Stop charging for SMS opt out

A Port Elizabeth firm which is a bulk SMS provider with direct links to the national cellular networks warns consumers to be alert to unauthorized payments to “opt out”.

Right now, more than half (54%) of South Africans live below the poverty line, surviving on R779 or less a month many can barely afford enough food. So to be charged to opt out of unwanted SMS communication puts further pressure on those under financial strain.

“When individuals reply STOP to unsubscribe, they’re having to pay for that SMS to unsubscribe from communication they maybe didn’t even request,” advises SMSPortal managing director Charles Stretch.

In section 11 of the Consumer Protection Act (CPA) (No. 68 of 2008), it states that consumers not only have “the right to restrict unwanted direct marketing” but that “the consumer may not be charged for opting out or registering a pre-emptive block.”

However, he said consumers were still wrongfully charged to opt-out of unwanted SMS marketing messages.

“By educating the public that they shouldn’t pay to opt-out of SMS communication, consumers can place pressure on organisations who are charging consumers, to stop this unlawful behaviour,” advises Stretch. “These charges can be easily unnoticed by Pay-As-You-Go users and those without itemised billing.”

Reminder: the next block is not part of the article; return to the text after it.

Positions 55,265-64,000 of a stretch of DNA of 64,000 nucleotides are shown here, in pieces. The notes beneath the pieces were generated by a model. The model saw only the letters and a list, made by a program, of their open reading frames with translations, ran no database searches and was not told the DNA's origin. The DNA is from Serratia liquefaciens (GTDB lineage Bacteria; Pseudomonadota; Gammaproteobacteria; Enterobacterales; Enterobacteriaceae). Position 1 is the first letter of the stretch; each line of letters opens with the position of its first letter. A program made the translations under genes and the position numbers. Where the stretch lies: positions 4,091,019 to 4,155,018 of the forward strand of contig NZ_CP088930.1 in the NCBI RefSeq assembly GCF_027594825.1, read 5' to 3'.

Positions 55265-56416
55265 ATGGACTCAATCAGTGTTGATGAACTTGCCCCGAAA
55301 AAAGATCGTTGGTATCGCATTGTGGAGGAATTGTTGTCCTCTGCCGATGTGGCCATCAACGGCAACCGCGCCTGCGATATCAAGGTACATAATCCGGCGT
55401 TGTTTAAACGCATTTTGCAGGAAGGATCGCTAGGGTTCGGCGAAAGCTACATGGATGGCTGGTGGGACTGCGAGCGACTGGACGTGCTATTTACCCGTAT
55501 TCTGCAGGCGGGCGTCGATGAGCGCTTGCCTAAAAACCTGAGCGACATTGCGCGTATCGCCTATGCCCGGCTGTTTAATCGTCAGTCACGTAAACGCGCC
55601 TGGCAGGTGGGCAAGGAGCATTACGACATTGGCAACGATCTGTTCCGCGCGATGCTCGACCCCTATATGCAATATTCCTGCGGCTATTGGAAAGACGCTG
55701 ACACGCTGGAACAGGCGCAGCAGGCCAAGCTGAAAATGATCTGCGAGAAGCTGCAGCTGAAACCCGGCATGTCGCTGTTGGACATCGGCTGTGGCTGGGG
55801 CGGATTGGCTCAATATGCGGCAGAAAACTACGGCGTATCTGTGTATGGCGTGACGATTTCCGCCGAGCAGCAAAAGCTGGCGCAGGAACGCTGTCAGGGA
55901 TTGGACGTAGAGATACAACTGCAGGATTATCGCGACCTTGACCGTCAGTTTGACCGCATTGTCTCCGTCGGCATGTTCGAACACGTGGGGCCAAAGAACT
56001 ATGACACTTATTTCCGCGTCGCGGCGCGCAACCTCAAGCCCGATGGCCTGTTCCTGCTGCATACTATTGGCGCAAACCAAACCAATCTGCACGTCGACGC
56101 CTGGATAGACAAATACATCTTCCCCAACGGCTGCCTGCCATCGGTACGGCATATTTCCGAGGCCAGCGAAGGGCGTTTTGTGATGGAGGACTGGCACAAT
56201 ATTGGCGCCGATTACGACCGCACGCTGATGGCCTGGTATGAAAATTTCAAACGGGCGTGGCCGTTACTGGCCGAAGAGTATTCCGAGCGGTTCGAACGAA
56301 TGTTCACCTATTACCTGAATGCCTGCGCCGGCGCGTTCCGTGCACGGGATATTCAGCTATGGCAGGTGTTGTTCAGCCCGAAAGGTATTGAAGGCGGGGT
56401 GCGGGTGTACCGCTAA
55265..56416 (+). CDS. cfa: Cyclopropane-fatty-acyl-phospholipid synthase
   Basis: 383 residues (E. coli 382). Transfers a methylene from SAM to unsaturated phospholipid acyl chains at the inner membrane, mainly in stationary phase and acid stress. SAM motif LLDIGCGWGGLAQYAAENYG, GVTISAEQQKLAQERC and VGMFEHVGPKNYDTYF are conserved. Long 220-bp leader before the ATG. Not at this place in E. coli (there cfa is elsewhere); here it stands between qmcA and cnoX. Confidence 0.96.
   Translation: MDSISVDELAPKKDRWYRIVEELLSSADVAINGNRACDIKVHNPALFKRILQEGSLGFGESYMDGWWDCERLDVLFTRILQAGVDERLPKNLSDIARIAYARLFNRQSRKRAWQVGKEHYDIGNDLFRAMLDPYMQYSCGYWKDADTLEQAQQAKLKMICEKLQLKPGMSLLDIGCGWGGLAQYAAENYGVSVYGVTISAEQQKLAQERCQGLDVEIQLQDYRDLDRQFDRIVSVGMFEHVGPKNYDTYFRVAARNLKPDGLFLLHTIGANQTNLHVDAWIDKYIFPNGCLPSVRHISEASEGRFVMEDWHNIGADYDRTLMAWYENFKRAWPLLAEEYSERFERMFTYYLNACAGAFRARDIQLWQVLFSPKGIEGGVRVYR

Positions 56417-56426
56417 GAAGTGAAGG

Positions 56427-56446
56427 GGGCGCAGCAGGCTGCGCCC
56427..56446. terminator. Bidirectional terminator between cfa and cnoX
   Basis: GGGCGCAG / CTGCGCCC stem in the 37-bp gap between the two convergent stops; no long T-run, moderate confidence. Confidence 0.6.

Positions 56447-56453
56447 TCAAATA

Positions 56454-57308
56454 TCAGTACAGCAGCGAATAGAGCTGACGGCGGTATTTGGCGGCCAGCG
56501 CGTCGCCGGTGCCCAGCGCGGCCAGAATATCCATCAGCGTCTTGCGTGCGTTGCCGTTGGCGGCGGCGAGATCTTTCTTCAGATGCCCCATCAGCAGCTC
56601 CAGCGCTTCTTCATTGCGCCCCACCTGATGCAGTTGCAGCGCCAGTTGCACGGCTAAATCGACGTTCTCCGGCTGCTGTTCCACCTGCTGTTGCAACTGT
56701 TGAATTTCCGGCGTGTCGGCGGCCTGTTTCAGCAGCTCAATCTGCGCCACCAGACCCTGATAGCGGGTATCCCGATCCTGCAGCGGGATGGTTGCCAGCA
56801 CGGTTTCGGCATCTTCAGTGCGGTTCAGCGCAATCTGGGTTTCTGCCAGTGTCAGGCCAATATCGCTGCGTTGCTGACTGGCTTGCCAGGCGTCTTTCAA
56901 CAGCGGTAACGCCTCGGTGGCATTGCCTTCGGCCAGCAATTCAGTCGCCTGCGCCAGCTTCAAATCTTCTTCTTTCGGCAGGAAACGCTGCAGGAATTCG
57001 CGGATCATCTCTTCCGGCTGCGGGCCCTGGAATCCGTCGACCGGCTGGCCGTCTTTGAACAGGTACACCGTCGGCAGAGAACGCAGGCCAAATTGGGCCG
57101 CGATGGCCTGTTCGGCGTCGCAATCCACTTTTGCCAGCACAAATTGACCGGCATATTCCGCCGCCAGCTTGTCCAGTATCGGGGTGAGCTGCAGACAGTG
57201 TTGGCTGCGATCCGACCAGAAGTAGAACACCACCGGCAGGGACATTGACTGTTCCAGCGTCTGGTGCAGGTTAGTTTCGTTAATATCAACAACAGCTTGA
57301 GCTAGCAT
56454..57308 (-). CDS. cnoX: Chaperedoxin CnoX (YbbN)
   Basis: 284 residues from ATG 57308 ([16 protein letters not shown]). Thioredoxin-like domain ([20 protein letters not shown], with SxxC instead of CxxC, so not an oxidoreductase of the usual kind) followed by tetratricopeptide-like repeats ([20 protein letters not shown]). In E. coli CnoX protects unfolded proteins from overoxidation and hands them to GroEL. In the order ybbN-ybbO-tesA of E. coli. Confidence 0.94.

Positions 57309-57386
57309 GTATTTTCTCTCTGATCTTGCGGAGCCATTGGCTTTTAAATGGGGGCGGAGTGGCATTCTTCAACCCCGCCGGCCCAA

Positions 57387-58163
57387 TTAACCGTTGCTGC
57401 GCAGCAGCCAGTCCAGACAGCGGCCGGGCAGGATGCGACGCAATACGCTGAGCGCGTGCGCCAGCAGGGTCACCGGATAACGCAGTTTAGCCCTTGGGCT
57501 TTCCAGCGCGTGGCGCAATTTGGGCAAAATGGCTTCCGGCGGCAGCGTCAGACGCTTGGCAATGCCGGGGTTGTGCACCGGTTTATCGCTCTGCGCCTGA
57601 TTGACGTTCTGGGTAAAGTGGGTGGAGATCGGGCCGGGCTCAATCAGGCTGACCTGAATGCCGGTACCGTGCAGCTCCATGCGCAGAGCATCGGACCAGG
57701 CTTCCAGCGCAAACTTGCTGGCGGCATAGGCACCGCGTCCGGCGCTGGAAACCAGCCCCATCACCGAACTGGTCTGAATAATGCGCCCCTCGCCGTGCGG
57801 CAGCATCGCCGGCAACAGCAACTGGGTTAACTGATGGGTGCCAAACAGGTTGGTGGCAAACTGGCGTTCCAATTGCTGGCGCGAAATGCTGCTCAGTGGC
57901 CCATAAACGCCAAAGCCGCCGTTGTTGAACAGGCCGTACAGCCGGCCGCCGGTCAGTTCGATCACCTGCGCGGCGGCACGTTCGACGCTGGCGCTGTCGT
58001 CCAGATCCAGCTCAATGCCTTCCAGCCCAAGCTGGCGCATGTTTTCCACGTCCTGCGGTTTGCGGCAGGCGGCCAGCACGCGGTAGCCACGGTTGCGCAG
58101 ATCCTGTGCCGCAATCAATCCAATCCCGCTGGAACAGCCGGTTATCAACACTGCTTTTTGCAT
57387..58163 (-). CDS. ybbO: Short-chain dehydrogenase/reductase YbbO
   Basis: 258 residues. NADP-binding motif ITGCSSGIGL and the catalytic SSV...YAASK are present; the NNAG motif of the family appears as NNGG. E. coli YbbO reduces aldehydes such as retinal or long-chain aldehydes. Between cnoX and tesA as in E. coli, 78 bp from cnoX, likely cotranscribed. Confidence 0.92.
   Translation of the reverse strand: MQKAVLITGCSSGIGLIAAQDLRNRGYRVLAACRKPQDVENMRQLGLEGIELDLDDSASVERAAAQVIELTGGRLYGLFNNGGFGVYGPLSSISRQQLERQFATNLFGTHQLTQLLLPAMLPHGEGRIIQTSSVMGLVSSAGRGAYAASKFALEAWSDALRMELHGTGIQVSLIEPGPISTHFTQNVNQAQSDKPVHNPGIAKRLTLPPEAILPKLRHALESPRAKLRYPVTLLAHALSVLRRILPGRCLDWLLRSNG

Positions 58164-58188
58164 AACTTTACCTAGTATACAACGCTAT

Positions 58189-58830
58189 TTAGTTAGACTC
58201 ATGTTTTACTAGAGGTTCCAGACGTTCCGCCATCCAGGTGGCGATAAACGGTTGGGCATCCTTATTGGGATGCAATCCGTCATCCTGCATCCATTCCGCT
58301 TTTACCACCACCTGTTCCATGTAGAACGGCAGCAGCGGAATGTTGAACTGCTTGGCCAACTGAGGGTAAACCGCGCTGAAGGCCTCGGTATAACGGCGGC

With the backing of South Africa’s mobile networks, he recommends to organisations using SMS as a marketing tool, to use the “STOP” reply to allow consumers to opt out of unwanted communication.

Marketers should also check that their bulk SMS supplier receives the fee for the “STOP” SMS (not the unsubscriber), who in turn charges its client for the opt-out SMS.


The introduction of POPI – the Protection of Public Information – has been well-documented, and many are opting out of communication, they didn’t request.

“By approaching responsible SMS communication through adherence to POPI, the need for individuals to opt-out of SMS communication shrinks,” said Stretch. “Until then, organisations need to be responsible for their consumers’ right to opt-out.”

If you have been wrongfully charged to opt out, or would like to seek advice, speak to WASPA, the Wireless Application Service Providers Association:


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